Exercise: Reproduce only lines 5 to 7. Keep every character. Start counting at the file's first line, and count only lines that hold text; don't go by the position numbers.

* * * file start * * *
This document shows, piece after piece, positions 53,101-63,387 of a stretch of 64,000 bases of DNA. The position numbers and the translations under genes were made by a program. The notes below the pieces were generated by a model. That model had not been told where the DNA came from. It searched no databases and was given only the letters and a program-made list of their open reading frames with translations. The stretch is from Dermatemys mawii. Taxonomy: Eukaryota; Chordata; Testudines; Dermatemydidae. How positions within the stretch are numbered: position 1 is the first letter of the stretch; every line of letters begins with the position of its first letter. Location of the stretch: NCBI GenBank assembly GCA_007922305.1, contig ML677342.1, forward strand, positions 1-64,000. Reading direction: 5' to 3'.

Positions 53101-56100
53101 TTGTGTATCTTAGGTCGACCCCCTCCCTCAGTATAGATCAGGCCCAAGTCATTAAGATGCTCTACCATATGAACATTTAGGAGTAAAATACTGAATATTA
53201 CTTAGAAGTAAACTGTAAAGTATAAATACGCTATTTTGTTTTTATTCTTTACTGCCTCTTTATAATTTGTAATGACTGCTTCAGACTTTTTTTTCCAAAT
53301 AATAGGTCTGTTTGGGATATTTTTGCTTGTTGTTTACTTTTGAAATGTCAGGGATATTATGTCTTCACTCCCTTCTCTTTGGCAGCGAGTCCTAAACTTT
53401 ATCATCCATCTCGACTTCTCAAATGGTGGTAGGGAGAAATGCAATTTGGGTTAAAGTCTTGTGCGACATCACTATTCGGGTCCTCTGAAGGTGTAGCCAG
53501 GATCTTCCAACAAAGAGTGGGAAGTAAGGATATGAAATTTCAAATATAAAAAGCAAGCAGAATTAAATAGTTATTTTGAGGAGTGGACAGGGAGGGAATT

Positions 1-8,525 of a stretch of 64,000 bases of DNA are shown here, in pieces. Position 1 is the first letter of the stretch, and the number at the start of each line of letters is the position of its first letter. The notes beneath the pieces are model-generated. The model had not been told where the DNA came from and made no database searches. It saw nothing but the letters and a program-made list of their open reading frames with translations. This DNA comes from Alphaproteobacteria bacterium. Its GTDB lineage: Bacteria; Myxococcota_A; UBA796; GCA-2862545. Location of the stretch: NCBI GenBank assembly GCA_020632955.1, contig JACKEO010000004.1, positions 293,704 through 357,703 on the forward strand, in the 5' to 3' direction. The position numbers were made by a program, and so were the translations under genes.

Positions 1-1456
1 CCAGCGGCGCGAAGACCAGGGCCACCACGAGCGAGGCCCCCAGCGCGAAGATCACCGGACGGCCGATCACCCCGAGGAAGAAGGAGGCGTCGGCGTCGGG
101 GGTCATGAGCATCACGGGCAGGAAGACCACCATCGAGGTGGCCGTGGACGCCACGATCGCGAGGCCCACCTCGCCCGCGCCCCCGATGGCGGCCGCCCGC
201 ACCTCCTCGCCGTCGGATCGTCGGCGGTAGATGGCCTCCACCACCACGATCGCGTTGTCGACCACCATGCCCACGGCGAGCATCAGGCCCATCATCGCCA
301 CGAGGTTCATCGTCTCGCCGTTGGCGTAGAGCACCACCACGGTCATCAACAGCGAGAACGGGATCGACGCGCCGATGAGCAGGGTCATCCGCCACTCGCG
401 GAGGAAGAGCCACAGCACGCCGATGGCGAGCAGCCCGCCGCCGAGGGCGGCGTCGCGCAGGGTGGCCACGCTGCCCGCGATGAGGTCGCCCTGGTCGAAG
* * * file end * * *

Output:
53301 AATAGGTCTGTTTGGGATATTTTTGCTTGTTGTTTACTTTTGAAATGTCAGGGATATTATGTCTTCACTCCCTTCTCTTTGGCAGCGAGTCCTAAACTTT
53401 ATCATCCATCTCGACTTCTCAAATGGTGGTAGGGAGAAATGCAATTTGGGTTAAAGTCTTGTGCGACATCACTATTCGGGTCCTCTGAAGGTGTAGCCAG
53501 GATCTTCCAACAAAGAGTGGGAAGTAAGGATATGAAATTTCAAATATAAAAAGCAAGCAGAATTAAATAGTTATTTTGAGGAGTGGACAGGGAGGGAATT